To help your loved one recover from a substance use disorder, it’s important to be involved. Anyone within the family who can participate should. The process will not only help the member in recovery but everyone else too.

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Checklist for Supporting a Loved One in Rehab

If you have a loved one in treatment for a substance use disorder, you need to understand the right steps to take to support them. There have likely been patterns of behavior in your family and relationships that contributed to or worsened the addiction. Everyone needs to work together to establish healthier relationships, to support your loved one in recovery, and to heal individually.

Here are some of the actions you can take right now to help your loved one, yourself, and your entire family:

  • Communicate with the treatment center. Sending a loved one to residential treatment for substance use disorder is a big and important step. But it does not mean they have gone into a black hole. To support your loved one, be in contact with their treatment team, provide input on care if it will be helpful, and ask how you can get involved and be supportive.
  • Participate in family therapy. Because of the complex nature of addiction, and the fact that it is a family disease, involving other members in therapy is useful for everyone. The goals of family therapy are not just to help the individual with an addiction but to meet the needs of each member. It can help improve relationships, change negative behavior patterns, and in turn prepare a safer home environment for when your loved one returns from treatment.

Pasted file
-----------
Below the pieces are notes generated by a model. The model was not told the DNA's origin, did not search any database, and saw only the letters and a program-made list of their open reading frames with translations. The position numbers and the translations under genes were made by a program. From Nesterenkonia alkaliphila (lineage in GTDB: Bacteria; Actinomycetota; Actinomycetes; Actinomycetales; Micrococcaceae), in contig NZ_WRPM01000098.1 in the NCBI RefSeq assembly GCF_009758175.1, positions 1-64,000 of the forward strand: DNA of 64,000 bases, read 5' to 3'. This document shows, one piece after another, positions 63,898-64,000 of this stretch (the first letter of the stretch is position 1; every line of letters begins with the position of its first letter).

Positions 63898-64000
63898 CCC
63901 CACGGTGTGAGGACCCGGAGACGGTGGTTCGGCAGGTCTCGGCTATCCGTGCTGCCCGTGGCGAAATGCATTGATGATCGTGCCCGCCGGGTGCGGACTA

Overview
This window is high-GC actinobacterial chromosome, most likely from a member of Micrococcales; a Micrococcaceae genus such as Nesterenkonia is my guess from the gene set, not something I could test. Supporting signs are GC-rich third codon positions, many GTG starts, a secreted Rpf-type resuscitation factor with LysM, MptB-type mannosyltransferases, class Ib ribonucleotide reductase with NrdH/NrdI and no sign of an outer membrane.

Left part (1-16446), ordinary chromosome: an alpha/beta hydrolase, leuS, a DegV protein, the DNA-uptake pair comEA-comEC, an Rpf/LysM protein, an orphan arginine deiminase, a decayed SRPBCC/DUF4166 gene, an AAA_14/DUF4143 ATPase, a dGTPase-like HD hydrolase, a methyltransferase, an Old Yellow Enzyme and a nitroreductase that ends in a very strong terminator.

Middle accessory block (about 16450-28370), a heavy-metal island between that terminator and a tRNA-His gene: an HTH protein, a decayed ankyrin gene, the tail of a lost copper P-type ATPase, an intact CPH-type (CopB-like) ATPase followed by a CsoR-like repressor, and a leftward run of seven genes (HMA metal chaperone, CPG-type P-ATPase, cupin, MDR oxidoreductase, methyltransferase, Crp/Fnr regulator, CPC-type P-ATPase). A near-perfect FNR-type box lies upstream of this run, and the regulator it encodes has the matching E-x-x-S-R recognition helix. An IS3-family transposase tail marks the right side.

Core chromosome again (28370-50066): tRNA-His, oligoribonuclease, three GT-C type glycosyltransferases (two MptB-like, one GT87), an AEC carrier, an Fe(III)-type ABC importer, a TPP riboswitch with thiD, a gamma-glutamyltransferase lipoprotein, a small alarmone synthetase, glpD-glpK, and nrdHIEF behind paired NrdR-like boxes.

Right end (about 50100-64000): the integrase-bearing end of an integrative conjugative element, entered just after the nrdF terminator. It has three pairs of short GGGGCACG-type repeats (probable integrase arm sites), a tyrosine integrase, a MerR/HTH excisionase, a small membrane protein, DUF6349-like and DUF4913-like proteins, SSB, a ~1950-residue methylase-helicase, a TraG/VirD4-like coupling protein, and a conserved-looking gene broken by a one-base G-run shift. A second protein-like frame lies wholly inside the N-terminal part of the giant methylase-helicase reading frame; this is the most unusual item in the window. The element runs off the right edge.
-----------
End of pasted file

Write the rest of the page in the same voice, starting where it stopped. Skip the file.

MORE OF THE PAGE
• Participate in family psychoeducation. Different from therapy, psychoeducation is an educational program that may include some elements of therapy. It was largely developed for families of patients with serious mental illness but is now also used for substance use disorders. The goal is to teach families about their loved one’s condition and how best to support their recovery. Evidence from research suggests it is effective in reducing relapse and improving family relationships.